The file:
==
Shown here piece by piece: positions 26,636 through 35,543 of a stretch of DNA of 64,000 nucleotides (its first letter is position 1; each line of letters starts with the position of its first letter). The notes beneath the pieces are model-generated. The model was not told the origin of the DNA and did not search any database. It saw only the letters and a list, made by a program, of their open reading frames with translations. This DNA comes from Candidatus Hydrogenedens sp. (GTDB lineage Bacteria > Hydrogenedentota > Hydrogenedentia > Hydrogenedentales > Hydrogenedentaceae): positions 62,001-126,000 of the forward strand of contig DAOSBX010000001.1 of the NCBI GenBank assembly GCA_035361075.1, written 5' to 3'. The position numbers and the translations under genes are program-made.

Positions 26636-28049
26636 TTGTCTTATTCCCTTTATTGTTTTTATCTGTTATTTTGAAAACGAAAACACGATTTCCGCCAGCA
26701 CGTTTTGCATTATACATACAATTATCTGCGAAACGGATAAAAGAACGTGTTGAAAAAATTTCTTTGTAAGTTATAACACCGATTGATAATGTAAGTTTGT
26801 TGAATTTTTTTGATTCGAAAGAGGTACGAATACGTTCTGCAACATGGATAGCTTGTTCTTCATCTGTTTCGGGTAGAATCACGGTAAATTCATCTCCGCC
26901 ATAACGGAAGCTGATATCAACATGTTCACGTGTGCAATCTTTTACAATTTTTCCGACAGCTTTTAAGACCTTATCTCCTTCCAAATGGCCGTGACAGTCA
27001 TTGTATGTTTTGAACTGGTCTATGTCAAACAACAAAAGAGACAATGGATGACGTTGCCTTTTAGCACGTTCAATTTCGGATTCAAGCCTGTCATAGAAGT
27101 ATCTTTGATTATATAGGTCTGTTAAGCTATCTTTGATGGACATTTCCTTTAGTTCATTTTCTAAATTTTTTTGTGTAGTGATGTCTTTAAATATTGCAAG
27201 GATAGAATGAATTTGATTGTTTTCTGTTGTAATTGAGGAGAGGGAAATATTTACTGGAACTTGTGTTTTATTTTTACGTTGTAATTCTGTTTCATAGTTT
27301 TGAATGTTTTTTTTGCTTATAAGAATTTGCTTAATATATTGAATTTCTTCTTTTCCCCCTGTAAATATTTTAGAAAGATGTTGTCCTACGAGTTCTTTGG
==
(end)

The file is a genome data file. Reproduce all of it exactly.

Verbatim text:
Shown here piece by piece: positions 26,636 through 35,543 of a stretch of DNA of 64,000 nucleotides (its first letter is position 1; each line of letters starts with the position of its first letter). The notes beneath the pieces are model-generated. The model was not told the origin of the DNA and did not search any database. It saw only the letters and a list, made by a program, of their open reading frames with translations. This DNA comes from Candidatus Hydrogenedens sp. (GTDB lineage Bacteria > Hydrogenedentota > Hydrogenedentia > Hydrogenedentales > Hydrogenedentaceae): positions 62,001-126,000 of the forward strand of contig DAOSBX010000001.1 of the NCBI GenBank assembly GCA_035361075.1, written 5' to 3'. The position numbers and the translations under genes are program-made.

Positions 26636-28049
26636 TTGTCTTATTCCCTTTATTGTTTTTATCTGTTATTTTGAAAACGAAAACACGATTTCCGCCAGCA
26701 CGTTTTGCATTATACATACAATTATCTGCGAAACGGATAAAAGAACGTGTTGAAAAAATTTCTTTGTAAGTTATAACACCGATTGATAATGTAAGTTTGT
26801 TGAATTTTTTTGATTCGAAAGAGGTACGAATACGTTCTGCAACATGGATAGCTTGTTCTTCATCTGTTTCGGGTAGAATCACGGTAAATTCATCTCCGCC
26901 ATAACGGAAGCTGATATCAACATGTTCACGTGTGCAATCTTTTACAATTTTTCCGACAGCTTTTAAGACCTTATCTCCTTCCAAATGGCCGTGACAGTCA
27001 TTGTATGTTTTGAACTGGTCTATGTCAAACAACAAAAGAGACAATGGATGACGTTGCCTTTTAGCACGTTCAATTTCGGATTCAAGCCTGTCATAGAAGT
27101 ATCTTTGATTATATAGGTCTGTTAAGCTATCTTTGATGGACATTTCCTTTAGTTCATTTTCTAAATTTTTTTGTGTAGTGATGTCTTTAAATATTGCAAG
27201 GATAGAATGAATTTGATTGTTTTCTGTTGTAATTGAGGAGAGGGAAATATTTACTGGAACTTGTGTTTTATTTTTACGTTGTAATTCTGTTTCATAGTTT
27301 TGAATGTTTTTTTTGCTTATAAGAATTTGCTTAATATATTGAATTTCTTCTTTTCCCCCTGTAAATATTTTAGAAAGATGTTGTCCTACGAGTTCTTTGG